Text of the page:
The comparison of the two soil carbon models revealed large differences in their estimates. The YAS model better captured the magnitude and spatial distribution of soil carbon stocks globally. However, it was biased in its atmospheric CO2 cycle at temperate latitudes in the Northern Hemisphere. The CBA model, on the other hand, showed better performance in capturing the seasonal cycle pattern of atmospheric CO2, but it is biased at high latitudes in the Northern Hemisphere. Rh from the YAS model showed a misalignment with soil water content in tropical regions as they were negatively correlated with each other. This suggests that the use of precipitation as a proxy for soil moisture might not be sensible at sub-annual timescales and calls for improvement in the parameterisation of the YAS model. The use of this modelling system can help us to assess the global consequences of the new YAS parameterisation if this were done. The drivers of YAS have larger variability in their values during the seasonal cycle that causes a more pronounced seasonal cycle in the heterotrophic respiration with the current parameterisation. Concerning the results, this leads to unrealistic seasonal cycles of CO2 in temperate regions and the tropics and calls for model improvement. CBA showed less pronounced seasonal cycles of heterotrophic respiration and had issues with CO2 amplitude only at high northern latitudes. The linear moisture dependence therefore seems justified; however, it likely causes the Central Asian region to have carbon stocks that are too large. Whether this is caused by drought sensitivity that is too high or problems in the predicted soil moisture by JSBACH is difficult to judge. The amplitude that is too high in the high northern regions might be a result of the biases in the gross fluxes of the modelling system.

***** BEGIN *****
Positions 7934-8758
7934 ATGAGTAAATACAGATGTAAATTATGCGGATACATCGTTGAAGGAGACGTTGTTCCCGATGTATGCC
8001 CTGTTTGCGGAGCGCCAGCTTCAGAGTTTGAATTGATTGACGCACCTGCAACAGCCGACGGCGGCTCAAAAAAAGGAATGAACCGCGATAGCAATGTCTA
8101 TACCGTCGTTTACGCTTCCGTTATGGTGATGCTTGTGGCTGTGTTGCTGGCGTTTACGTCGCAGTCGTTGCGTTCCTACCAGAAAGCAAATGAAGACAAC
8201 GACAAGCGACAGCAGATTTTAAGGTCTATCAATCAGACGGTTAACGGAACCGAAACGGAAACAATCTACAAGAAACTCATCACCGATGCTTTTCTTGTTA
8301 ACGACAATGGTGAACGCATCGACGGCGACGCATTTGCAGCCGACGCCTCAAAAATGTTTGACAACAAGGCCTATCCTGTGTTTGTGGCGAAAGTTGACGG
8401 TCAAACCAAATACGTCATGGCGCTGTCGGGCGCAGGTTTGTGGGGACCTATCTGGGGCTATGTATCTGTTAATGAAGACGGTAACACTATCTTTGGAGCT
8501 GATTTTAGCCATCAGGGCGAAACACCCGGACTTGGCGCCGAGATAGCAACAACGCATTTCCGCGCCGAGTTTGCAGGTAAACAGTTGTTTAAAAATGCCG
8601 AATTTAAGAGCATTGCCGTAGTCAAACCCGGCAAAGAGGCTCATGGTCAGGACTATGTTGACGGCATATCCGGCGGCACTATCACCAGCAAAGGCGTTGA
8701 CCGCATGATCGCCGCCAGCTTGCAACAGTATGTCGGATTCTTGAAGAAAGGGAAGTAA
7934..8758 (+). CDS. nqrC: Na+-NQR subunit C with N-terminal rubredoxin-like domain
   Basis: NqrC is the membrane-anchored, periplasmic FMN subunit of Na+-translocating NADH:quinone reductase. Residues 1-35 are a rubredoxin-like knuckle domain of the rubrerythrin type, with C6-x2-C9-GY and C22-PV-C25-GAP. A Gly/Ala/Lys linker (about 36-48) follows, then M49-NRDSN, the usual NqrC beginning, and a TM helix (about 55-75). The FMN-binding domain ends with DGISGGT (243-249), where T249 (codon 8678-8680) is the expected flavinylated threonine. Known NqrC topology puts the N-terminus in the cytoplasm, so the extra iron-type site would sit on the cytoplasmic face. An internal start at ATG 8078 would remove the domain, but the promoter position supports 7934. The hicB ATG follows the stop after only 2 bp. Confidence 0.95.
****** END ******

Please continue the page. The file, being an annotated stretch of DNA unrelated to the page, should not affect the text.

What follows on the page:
The evaluation was done within a land surface model that overestimates GPP in comparison to an upscaled GPP product, and this hampers doing benchmarking using this modelling system. Since the model is run to a steady state during the spin-up procedure, it also leads to other biases in the modelling system (influencing, for example, autotrophic respiration). Overestimated GPP leads to an enhanced litter input to the soil. This causes the comparison of the magnitudes of the soil carbon pools to the actual observations to be cumbersome as the overestimated litter fall causes biases in the model estimates. In this study, the magnitudes of simulated soil carbon are therefore not as good as the spatial patterns as an indicator of the model performance (such as latitudinal gradient). The other downside of the GPP biases is their influence on the estimated NEE. Due to the biases in the timing and magnitude of the other carbon fluxes, it is challenging to use CO2 as a benchmark for heterotrophic respiration. However, in our study, the two soil models lead to pronounced differences in the atmospheric CO2, and we were also able to locate latitudinal regions where the models had the most issues. Therefore, this approach provides a method to evaluate how the changes in the heterotrophic fluxes further influence the atmospheric signal and helps us to track which geographical areas are contributing to the questionable model performance.